Archive for the ‘Cottage Life’ Category

Wandering Willies

Yesterday a friend told me of a visit she’d made to the London Garden Museum, where she’d been surprised to see carvings of the father and son, John Tradescant, after whom our plant Tradescantia was named. Later that day a book I was reading referred to people travelling widely to seek new plants as Tradescants, which inspired me to seek further information.

Wandering Willie/Tradescantia

I have tradescantia growing in a corner of my garden, where it hides under winter irises and a climbing rose. Originally from South America it was once grown as an ornamental garden plant, but sale in garden centres in Aotearoa is now banned, because of its invasive nature.

The London Garden Museum is housed in the medieval church of St Mary at Lambeth, and was set up to save this abandoned church and knot garden where the two John Trandescants were buried. The elder was gardener to Henrietta Maria, wife of Charles I, later succeeded in this role by his son, and in the seventeenth century they each travelled widely, visiting three of the four known continents, to seek new plants. Trandescantia, named in their honour by Swedish botanist Linnaeus, was introduced to England in 1629 from the American colonies, and the blue and white flowered versions were grown in the Oxford Botanic Garden from at least 1648.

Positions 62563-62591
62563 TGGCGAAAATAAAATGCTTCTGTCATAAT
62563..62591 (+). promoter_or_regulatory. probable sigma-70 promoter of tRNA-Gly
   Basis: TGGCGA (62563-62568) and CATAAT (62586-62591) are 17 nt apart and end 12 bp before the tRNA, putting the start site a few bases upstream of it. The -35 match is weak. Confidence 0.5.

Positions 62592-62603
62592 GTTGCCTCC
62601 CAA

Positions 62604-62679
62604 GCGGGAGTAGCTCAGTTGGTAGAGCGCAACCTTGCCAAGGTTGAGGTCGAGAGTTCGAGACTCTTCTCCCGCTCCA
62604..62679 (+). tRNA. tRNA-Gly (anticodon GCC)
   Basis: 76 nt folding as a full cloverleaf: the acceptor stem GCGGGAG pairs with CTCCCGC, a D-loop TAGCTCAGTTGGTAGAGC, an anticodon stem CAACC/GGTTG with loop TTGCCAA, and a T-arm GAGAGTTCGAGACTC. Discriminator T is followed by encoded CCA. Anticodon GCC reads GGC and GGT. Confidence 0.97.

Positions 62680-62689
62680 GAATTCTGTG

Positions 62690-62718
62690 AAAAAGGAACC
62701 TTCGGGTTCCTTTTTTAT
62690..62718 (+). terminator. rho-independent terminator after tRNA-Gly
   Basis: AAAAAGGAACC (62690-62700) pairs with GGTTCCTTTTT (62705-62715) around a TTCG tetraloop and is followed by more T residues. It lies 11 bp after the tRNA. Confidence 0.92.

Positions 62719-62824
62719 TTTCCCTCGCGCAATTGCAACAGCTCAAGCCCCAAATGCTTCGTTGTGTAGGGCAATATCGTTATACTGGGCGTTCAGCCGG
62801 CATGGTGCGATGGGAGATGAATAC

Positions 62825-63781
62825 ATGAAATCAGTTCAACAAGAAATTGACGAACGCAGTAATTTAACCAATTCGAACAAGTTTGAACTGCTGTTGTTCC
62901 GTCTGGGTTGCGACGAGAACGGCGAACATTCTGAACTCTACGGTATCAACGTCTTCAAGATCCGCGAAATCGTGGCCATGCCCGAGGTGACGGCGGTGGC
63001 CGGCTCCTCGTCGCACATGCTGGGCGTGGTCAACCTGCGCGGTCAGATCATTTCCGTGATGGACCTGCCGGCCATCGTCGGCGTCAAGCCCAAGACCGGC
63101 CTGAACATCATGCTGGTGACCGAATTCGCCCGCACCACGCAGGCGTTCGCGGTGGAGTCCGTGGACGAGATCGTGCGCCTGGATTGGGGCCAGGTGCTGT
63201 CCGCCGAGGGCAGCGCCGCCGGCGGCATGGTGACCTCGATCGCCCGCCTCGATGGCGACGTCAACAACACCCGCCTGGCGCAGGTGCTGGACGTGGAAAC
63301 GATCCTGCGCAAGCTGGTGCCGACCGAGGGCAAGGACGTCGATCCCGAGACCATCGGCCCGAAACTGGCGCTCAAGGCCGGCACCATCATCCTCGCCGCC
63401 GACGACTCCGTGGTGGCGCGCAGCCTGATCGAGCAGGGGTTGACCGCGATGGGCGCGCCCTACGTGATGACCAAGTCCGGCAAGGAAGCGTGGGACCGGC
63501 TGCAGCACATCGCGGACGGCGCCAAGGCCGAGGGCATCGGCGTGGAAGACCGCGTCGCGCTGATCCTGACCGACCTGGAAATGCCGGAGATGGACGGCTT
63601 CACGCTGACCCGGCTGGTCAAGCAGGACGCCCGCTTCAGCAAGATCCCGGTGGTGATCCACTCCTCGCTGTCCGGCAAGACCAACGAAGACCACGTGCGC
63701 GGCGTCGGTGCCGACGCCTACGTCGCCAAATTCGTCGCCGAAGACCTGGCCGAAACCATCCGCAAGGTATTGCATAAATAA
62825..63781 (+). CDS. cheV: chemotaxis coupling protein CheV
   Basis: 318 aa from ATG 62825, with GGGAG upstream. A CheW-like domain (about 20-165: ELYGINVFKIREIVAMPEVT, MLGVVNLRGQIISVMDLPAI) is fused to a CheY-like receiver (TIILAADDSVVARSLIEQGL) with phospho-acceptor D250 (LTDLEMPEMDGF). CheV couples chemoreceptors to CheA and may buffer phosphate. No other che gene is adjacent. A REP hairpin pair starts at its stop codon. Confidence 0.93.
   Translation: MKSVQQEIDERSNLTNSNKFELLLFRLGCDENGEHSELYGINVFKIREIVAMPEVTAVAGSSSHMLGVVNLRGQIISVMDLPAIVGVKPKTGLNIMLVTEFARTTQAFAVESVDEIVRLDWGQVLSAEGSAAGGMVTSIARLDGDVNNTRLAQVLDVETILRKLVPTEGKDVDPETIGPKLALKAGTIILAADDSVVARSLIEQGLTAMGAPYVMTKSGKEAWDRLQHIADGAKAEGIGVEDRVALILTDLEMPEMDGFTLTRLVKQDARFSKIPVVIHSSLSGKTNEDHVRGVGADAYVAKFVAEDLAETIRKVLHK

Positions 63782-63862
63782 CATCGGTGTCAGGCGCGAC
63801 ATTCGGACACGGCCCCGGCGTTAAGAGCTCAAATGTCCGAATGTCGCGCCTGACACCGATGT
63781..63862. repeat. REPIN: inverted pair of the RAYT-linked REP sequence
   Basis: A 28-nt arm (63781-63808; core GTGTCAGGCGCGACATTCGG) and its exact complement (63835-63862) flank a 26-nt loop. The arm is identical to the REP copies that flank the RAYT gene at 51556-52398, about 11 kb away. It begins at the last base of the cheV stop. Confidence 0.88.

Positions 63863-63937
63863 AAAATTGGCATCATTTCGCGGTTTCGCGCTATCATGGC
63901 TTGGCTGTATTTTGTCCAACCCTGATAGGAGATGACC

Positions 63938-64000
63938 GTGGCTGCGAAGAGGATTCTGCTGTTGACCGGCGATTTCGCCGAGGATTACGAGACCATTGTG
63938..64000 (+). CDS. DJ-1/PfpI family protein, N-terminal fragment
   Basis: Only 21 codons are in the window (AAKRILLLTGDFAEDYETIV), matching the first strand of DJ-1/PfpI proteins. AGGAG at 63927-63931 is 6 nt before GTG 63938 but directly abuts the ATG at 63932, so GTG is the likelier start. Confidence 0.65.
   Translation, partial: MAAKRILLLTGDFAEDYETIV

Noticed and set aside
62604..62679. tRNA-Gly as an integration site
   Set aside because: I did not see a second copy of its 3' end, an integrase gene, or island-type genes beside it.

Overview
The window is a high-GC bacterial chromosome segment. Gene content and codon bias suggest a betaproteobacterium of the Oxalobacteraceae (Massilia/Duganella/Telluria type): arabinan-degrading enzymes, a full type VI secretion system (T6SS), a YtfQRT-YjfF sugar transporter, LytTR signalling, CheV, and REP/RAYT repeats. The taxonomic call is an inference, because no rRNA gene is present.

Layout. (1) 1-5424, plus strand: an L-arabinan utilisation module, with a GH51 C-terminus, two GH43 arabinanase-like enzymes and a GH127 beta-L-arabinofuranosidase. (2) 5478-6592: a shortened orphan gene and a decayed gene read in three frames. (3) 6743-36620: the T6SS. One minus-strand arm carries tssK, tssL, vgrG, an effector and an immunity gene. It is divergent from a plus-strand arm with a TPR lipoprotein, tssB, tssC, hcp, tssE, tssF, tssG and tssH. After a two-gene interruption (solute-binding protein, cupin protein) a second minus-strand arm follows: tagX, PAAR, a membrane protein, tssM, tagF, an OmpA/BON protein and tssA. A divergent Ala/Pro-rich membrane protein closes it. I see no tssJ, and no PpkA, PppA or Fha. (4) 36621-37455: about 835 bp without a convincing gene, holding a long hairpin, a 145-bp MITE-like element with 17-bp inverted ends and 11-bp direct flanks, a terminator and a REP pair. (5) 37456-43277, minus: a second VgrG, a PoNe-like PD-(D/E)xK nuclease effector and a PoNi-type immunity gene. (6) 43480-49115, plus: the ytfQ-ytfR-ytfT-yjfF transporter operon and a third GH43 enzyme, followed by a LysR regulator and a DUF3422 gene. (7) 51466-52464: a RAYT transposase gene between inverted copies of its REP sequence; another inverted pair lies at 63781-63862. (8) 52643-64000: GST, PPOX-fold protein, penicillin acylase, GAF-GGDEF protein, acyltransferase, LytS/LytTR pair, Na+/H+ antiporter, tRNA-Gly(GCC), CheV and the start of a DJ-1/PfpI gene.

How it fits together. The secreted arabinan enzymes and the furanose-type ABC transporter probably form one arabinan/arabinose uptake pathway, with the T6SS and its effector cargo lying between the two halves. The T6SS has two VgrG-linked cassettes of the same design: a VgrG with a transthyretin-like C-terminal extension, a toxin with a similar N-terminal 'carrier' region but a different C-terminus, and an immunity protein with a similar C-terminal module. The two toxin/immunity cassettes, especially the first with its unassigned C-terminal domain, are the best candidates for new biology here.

I presume the carvings my friend saw at the museum may have been part of the family tomb erected by Hester, the widow of the younger John.

The English climate may be chilly
not so benign for Wandering Willie

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Concern for Cat

Ziggy always requests his breakfast at an early hour. If I get up at 5am to go to the loo, as I did this morning, he invariably hears and comes calling for his food. But not today.

When we finally got up just after 7am he was still nowhere to be seen. I went out to the shed where he often spends time these days, and sure enough there he was, curled up on a sack on an old office chair.

Ziggy in the shed

When I spoke to and stroked him he hardly moved, and this behaviour is most unusual. The previous evening he’d climbed on my lap to watch the news, just as he always does.